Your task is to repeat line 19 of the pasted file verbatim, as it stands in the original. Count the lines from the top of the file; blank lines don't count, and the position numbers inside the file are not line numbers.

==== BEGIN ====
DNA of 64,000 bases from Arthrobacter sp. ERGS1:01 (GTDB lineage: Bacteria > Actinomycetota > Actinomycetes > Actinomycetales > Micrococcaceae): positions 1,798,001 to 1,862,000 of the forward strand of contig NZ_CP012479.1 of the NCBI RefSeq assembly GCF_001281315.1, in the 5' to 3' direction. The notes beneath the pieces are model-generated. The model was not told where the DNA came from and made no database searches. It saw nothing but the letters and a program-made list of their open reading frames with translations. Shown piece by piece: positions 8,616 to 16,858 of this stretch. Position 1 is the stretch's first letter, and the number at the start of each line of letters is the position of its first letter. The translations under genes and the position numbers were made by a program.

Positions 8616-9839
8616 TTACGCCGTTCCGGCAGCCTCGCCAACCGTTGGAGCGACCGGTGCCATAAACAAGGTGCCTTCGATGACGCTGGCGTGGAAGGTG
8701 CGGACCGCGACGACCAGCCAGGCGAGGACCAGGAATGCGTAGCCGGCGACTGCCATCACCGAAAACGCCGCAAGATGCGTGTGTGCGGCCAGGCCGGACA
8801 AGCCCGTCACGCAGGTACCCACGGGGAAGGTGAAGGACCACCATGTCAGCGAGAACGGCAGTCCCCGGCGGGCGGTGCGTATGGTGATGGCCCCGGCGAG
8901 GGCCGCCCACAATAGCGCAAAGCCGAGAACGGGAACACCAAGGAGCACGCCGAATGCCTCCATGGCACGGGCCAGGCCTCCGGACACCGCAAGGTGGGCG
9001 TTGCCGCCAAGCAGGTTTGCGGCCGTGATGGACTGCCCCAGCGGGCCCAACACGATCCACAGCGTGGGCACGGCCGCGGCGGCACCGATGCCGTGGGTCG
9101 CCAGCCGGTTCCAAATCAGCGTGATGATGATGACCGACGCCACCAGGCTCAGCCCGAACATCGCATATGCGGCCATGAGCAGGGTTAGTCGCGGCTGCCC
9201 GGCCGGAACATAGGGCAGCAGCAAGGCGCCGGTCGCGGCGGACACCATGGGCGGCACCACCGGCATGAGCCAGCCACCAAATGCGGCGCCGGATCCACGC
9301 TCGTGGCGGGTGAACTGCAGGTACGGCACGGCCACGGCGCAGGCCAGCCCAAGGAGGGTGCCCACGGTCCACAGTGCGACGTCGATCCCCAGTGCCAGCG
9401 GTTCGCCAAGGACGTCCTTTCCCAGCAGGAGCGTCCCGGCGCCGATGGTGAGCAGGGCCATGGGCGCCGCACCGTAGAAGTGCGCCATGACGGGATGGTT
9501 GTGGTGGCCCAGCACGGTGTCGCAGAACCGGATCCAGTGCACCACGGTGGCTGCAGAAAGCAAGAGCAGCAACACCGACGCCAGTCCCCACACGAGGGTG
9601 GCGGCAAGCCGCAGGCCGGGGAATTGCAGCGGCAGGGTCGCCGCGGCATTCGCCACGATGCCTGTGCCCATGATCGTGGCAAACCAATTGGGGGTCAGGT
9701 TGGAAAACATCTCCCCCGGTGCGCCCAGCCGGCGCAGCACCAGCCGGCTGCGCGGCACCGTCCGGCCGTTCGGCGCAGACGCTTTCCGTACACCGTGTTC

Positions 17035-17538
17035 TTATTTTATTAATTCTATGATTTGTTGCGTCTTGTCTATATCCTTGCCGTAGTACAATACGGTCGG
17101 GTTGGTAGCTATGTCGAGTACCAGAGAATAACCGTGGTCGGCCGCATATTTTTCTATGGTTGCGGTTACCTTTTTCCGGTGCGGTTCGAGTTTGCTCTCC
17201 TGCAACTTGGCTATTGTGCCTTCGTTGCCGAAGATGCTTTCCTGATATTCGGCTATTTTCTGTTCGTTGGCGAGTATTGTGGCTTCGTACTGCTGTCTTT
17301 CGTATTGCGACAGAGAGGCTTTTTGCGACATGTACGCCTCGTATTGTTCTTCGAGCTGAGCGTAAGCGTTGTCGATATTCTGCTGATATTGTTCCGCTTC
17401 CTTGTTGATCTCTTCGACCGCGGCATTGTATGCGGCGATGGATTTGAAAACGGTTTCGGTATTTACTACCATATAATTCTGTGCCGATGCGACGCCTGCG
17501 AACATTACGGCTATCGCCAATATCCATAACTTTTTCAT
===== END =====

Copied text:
17301 CGTATTGCGACAGAGAGGCTTTTTGCGACATGTACGCCTCGTATTGTTCTTCGAGCTGAGCGTAAGCGTTGTCGATATTCTGCTGATATTGTTCCGCTTC